It is relatively easy to estimate how long it will take a particular piece of C code to run, it is more difficult to estimate the run time for C++ code. There are a lot of extra things that can happen in C++ code: temporary objects can be created to pass between functions, operators can be overloaded to perform complex tasks, and exiting a scope can cause expensive destructors to run. I've seen C++ programs hang in poorly written destructors. On the other hand, C maps very cleanly to machine code, with relatively few surprises.
(Edit: new) There's also the issue of the performance compiling a given piece of code using a C compiler versus compiling it with a C++ compiler. Due to the stricter aliasing rules of C++, the performance benefit often goes to the code compiled with the C++ compiler. However, C99 has introduced the new
restrict keyword which is not yet available in C++. It allows the user to declare that there are no active aliases to a given region of memory. This allows the compiler to perform some types of optimizations previously only available to Fortran programmers (as Fortran has stricter aliasing rules than C++).
So, if you were trying to write a very high performance server in C++, you'd probably not use the STL, exceptions, templates (or sparingly), sophisticated constructors or destructors, or operator overloading. You'd also probably not wrap the C structures you use. What are you left with? You're left with 90% C and 10% C++. At this point, you say, "why bother?" and write the whole thing in C. There are added benefits to using C:
C compilers are available in places where C++ compilers are not. On some platforms, C++ compilers are available but not as mature as the C compiler. Conditions were worse in 1995, which was when Apache was written.
If you write your app in C, people can write glue to call into their favorite dynamic language (Python, Ruby, Perl) without much trouble. It is easier to interface with those languages if your application is written in C.
I think the biggest part of it all is the syscalls. When designing a fast server, you basically plan how the bytes travel from one syscall to another syscall as quickly as possible. I would guess that high performance non-server apps that do more number crunching are more likely to be written in C++, for example, many fast AI libraries seem to be written in C++.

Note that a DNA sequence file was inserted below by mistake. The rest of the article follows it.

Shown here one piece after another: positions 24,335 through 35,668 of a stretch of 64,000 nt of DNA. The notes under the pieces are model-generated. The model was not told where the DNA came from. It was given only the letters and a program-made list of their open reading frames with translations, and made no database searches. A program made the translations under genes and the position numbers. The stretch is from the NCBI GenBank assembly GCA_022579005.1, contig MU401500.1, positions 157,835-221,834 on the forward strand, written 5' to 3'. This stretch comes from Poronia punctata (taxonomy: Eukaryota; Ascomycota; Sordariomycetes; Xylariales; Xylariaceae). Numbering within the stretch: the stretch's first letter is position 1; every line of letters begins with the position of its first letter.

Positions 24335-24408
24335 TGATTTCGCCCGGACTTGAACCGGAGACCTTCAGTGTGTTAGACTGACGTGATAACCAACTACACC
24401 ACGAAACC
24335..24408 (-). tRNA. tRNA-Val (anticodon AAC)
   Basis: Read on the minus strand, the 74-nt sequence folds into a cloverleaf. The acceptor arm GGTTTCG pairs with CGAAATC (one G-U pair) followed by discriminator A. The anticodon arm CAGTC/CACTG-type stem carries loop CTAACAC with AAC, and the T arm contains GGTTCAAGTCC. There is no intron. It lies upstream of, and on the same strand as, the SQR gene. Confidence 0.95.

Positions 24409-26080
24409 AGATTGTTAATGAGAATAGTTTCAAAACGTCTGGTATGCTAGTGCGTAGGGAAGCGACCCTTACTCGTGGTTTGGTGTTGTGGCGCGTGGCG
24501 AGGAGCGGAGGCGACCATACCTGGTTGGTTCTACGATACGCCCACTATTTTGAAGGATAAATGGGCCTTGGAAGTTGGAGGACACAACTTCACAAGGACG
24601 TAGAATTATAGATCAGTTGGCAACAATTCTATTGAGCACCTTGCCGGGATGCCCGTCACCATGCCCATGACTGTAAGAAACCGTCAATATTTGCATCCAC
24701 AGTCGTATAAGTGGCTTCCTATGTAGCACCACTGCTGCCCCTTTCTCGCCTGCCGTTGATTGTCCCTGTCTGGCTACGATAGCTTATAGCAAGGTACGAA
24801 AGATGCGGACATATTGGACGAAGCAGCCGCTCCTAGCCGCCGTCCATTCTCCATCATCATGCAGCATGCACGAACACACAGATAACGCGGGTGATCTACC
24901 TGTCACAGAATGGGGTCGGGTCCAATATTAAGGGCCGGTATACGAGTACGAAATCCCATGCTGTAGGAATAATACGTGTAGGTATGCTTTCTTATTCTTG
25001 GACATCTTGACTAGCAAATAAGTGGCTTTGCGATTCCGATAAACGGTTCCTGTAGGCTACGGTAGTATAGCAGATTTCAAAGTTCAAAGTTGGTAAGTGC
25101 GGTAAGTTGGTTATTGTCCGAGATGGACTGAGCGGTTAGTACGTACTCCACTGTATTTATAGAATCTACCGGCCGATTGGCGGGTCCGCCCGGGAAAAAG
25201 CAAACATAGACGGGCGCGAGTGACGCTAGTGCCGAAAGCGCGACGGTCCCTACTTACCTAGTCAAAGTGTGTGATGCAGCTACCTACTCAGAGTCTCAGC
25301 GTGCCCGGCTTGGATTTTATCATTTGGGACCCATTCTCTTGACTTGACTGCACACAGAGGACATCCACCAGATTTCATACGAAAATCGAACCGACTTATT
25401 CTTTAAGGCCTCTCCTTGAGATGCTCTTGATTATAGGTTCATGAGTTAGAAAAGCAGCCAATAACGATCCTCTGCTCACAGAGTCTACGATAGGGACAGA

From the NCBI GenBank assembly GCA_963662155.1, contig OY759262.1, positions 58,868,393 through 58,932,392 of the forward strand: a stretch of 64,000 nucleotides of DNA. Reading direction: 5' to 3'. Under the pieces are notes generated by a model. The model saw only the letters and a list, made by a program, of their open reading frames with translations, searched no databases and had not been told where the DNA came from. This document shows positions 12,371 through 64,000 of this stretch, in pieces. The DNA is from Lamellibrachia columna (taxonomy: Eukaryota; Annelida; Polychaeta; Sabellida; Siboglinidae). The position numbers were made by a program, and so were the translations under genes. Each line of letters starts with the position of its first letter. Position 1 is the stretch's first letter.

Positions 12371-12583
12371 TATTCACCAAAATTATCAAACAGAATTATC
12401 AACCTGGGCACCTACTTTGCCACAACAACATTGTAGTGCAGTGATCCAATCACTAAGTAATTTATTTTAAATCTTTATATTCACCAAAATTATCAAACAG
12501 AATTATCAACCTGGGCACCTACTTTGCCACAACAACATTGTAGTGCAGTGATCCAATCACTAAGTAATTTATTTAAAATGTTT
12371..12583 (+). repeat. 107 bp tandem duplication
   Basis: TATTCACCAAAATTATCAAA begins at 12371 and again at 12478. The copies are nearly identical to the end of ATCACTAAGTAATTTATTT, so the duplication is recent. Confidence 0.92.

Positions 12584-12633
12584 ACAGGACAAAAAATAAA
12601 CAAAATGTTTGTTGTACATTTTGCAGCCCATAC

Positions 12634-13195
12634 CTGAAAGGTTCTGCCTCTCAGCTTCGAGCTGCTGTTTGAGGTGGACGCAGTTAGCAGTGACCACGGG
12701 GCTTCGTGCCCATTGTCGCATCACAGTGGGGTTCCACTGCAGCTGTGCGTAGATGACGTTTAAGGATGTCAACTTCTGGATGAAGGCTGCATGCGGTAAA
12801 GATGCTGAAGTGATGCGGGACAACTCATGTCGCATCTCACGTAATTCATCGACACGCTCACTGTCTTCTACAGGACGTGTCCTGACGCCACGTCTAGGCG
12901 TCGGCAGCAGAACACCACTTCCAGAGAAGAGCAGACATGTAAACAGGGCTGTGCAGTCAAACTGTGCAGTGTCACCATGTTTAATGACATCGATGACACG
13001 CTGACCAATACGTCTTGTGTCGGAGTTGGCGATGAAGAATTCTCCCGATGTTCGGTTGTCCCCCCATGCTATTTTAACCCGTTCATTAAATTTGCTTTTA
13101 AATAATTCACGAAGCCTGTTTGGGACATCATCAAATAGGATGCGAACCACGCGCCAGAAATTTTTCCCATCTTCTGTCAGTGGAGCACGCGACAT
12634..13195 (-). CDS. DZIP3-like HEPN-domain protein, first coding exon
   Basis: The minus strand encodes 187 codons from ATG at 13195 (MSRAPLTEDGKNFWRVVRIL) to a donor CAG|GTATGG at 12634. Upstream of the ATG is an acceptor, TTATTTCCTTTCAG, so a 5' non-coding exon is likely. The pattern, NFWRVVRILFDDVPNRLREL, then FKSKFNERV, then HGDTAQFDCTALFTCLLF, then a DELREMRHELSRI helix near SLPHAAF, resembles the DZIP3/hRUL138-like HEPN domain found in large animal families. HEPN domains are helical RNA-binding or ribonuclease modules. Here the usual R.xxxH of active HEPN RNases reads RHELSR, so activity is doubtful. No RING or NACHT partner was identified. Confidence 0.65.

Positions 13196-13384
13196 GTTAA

Edit: There's also a sampling error here. The projects listed are open-source projects only, and certain parts of the open-source community, especially the systems programming part, use C. Part of this is cultural, as perhaps the most visible open-source project is the Linux kernel, which is written in C. Linus Torvalds in particular is noted for his rants against C++, you can also look at the Linux kernel mailing list FAQ with a section on why Linux does not support C++ in the kernel. The Linux kernel has some even better reasons not to use C++, especially that exception handling in kernel code is generally regarded as a very bad idea (Apple's IOKit, which requires you to write drivers in C++, disables exception handling). I would say that C is much less common outside of the open-source community.
As for Python modules, most of the ones written in C are just interfaces to some other library (and a large portion of these modules are written in Python itself, natch). Most of the C code is spent converting between the formats that the library expects and formats that Python can understand. C++ doesn't deliver any real benefits for this kind of glue code. Fortunately, the glue code is very small (I wouldn't want to write very much of it).
As for a recommendation about which to learn: The nicest thing about programs like nginx, varnish, apache, git, subversion, python, etc. is that they're already written and already ready for a production environment. I would definitely not recommend either C or C++ over the other unless I knew what kind of applications you wanted to write, as I'm guessing you're not going to write the next web server (we already have a good selection).